We all want someone who is going to love us and accept us for who we are. What lovely words but I wonder how complex that statement is? The first question that comes to mind is, which part of us should they love and accept? Should it be the easier parts to handle or should they accept us warts and all?. Ideally yes, you might say but again, are we as humans truly capable of accepting someone 100 percent without judgment of some sort? I wonder how many of us create a version of ourselves that is lovable enough to keep the relationship going while subduing healthier independent parts of ourselves? I believe it is a struggle that codependents face on a daily basis. Just who am I? Or more usual, who should I be? How can we be accepted when in reality, we find it hard to accept ourselves?
Codependents are the good guys, when compared to the self-entered alternative. The problem is that it is not as clear as it should be and how people see it. Browse quickly around the internet after putting a certain word in a search engine and you will find posts full of people who have been affected by partners, lovers, friends and family members who have treated them in a certain way. Some of these stories talk about abuse and controlling (unforgiveable and should never be tolerated) which is, of course, part of being involved with a certain type but we should never lose sight of the fact that living with a codependent is never easy. I have worked with the concept “codependency” for fifteen years and while it is yet to be recognised as a disorder (I hope it never will), it clearly causes issues for millions of people in a relational and behavioural sense. Codependents, shorn of true connection, bonding and lacking self-esteem, come into their adulthood totally unprepared for the rigours of being in a relationship. Used to manipulating and chasing validation from caregivers who are either too busy, unable, unwilling or unaware, they adopt the same tactics in adult relationships that they did in childhood. The classic “give to get” is employed to control and make themselves indespensible in the eyes of their chosen one. it makes sense that if you are pushing towards someone, the most natural fit is someone pulling in the other direction and these are the very types codependents are generally attracted to. A perfectly dysfunctional jigsaw comes together.
Anyone with even a scant knowledge of codependency will know that the people they involve themselves with will usually create a certain dynamic in the relationship. Many codependents are vulnerable (the vast majority are women) and there are many who willingly take advantage of their “good nature”. If someone of a certain personality type breezes through your life and leaves again, it can be the equivilant of being hit by a tornado and will take time to recover. However, not everyone in a relationship with a codependent can be described with the “narc” moniker, despite that seemingly mostly being the case when codependents are asked to describe their current or ex-partner. Some are actually healthy people who have learnt that it is also healthy to pursue individual time and interests and have both quality time for self and relationship. This is where a grey area exists in the polarized narcissist-codependendent argument.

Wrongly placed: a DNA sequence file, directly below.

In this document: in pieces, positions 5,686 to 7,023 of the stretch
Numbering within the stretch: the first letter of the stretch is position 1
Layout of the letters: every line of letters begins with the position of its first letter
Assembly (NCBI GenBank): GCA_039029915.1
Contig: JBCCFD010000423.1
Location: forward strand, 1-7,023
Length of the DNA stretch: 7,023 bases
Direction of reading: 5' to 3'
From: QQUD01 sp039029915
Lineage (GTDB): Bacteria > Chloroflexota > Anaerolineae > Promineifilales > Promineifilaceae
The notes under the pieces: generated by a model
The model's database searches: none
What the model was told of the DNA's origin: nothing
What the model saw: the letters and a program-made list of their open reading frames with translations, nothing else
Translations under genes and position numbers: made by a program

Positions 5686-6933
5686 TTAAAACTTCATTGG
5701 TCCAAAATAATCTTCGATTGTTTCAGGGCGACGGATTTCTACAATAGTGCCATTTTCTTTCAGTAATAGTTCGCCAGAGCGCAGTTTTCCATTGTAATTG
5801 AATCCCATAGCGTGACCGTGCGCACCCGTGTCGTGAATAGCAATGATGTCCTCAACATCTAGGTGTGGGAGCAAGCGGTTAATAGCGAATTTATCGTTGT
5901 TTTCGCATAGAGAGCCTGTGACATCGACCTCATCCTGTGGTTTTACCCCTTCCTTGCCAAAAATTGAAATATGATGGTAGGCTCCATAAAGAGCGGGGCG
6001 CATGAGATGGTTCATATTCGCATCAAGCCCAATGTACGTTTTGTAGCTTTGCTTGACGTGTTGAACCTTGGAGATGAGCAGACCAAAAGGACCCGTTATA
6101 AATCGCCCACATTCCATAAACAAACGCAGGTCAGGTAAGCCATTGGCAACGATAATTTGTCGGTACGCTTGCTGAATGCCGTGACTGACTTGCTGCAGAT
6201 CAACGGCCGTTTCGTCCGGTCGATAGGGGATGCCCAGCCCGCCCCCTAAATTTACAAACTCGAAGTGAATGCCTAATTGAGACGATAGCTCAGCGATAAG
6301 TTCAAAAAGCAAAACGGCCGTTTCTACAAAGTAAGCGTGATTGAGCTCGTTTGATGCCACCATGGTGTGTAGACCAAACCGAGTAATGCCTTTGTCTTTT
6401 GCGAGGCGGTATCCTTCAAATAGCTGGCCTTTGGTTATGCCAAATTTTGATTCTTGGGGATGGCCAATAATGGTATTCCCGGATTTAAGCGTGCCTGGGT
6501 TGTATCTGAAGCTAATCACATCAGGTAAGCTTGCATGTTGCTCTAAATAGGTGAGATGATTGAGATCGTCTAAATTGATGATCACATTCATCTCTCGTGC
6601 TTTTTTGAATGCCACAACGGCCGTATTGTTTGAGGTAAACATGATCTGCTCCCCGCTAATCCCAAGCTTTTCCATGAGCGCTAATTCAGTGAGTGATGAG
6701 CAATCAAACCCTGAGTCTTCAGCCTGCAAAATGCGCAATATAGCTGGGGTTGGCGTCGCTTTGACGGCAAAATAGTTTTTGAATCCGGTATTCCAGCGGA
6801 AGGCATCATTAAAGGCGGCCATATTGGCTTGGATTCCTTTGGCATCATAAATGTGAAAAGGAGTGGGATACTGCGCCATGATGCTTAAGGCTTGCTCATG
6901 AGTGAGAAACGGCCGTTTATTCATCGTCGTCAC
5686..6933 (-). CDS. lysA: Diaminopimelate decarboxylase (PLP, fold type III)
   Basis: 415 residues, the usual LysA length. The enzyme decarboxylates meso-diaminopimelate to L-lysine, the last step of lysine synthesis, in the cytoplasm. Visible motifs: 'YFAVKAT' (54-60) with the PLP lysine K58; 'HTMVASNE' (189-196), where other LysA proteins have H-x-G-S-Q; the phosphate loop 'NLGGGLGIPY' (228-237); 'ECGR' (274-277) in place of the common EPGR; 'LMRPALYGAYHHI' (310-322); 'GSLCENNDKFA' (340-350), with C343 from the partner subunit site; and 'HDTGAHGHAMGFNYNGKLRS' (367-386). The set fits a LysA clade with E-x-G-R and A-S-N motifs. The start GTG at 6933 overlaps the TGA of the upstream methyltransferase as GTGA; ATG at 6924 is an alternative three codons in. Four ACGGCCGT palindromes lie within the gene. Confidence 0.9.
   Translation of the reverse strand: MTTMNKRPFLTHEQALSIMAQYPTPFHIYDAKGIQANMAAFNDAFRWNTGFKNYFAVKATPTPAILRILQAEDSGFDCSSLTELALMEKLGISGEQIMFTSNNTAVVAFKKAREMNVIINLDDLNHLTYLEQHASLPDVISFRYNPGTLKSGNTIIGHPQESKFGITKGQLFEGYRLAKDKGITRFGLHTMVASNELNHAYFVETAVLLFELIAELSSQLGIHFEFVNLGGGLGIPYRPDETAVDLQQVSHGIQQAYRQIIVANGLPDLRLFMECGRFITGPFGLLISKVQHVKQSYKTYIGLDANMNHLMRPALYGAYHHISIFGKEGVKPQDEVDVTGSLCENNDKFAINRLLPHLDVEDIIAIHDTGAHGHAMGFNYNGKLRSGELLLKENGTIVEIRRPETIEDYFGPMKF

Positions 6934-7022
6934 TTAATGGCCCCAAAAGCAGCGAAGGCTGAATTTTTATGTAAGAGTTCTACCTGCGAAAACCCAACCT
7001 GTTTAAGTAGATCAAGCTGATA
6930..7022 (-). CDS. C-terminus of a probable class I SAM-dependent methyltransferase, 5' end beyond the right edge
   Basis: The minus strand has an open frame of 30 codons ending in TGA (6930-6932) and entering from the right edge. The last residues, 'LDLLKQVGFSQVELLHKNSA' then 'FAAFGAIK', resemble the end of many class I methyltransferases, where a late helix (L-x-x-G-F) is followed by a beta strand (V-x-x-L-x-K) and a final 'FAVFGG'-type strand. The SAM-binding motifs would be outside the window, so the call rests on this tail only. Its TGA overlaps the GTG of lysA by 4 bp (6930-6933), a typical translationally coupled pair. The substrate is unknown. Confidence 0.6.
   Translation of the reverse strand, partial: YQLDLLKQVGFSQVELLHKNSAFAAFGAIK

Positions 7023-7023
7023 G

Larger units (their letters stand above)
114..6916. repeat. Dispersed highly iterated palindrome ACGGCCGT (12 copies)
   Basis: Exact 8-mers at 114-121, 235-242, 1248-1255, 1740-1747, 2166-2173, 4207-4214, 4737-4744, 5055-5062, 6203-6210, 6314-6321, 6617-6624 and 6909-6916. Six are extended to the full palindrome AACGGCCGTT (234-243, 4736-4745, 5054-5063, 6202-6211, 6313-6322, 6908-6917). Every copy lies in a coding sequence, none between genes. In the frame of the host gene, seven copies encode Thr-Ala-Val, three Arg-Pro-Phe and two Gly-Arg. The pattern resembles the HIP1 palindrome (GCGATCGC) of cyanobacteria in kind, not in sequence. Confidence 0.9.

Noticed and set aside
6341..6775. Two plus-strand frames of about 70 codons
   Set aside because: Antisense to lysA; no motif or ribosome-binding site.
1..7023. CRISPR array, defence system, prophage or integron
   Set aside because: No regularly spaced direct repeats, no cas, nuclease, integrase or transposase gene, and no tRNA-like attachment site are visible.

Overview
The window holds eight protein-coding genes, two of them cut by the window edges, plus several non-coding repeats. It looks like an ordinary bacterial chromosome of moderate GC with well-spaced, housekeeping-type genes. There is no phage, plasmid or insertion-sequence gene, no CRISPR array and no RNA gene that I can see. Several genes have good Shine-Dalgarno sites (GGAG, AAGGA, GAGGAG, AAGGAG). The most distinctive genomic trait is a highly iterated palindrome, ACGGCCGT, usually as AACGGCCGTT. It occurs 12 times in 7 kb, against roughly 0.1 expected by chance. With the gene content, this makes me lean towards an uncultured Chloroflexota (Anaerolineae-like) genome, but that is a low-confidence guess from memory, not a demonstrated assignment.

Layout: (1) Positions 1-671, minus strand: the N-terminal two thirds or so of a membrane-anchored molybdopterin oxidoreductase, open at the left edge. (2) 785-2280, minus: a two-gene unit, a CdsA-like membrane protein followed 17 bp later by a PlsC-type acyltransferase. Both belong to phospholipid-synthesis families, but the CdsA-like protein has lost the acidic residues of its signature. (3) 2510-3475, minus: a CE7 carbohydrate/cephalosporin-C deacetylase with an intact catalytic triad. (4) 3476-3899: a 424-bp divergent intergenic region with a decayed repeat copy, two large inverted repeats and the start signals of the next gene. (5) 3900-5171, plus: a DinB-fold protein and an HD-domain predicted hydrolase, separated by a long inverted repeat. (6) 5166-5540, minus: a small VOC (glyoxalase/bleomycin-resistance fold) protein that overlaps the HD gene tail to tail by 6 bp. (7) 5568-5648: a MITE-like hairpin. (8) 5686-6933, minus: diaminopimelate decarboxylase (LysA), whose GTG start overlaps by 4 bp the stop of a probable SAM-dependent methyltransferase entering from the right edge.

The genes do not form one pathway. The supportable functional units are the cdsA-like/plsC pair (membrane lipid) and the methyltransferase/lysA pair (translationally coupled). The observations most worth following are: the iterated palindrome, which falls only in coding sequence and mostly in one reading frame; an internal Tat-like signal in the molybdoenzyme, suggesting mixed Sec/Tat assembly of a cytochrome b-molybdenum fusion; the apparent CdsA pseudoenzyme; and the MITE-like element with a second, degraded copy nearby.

Codependents are generally threatened by independence in their partner. It is alien to them and stirs up abandonment issues if the full focus is not on them. Ironically, when two codependents get together, this focus on them is also threatening, leading to counter dependence. They gain this focus via use of the drama triangle, the chosen method of control. It all sounds very dysfunctional and deregulated and it is. It is a mirror of childhood. Caregiving, surpressing needs, fixing (sacrificing) and manipulating and victim mentality, all in the name of finding a true connection. One that they have never experienced fully.
So what is it really like to live with a codependent? It’s not easy for anyone and through my experience (and my own struggles), I can give an insight. Some years ago, I made a podcast with my wife concerning the four pillars of a successful relationship. We emphasised the importance of such things as trust, honesty, respect, meeting needs, communication and conflict management. We talked about our struggles in certain areas, especially in terms of how we communicate and try to resolve conflict. Coming from very different backgrounds, we had different expectations in these areas and some conflicts dragged on and remained unresolved, others were buried leading to resentment on both sides. We are learning daily to understand each other better and the work goes on.
What wasn’t discussed on the podcast was the codependent aspect to my behaviour, something that has been a struggle for me all my life. My wife, by her own admission, has her own issues and tends to be more counter-dependent. It has created a dynamic in our marriage that has threatened to engulf us at times. At this point, I would like to state that my wife is not a narcissist in any way, shape or form and her issues are not for me to comment on. I can only focus on my side of this and this is a dynamic I see over and over again in my work. It is embodied in the very high expectations that codependents have of anyone who becomes involved with them.
While there are different types of codependent behaviour (As discussed here in this article), the focus is usually on enmeshing with someone in order to feel secure and be wanted, needed and important. Enmeshment starts in childhood as a family dynamic and is described as: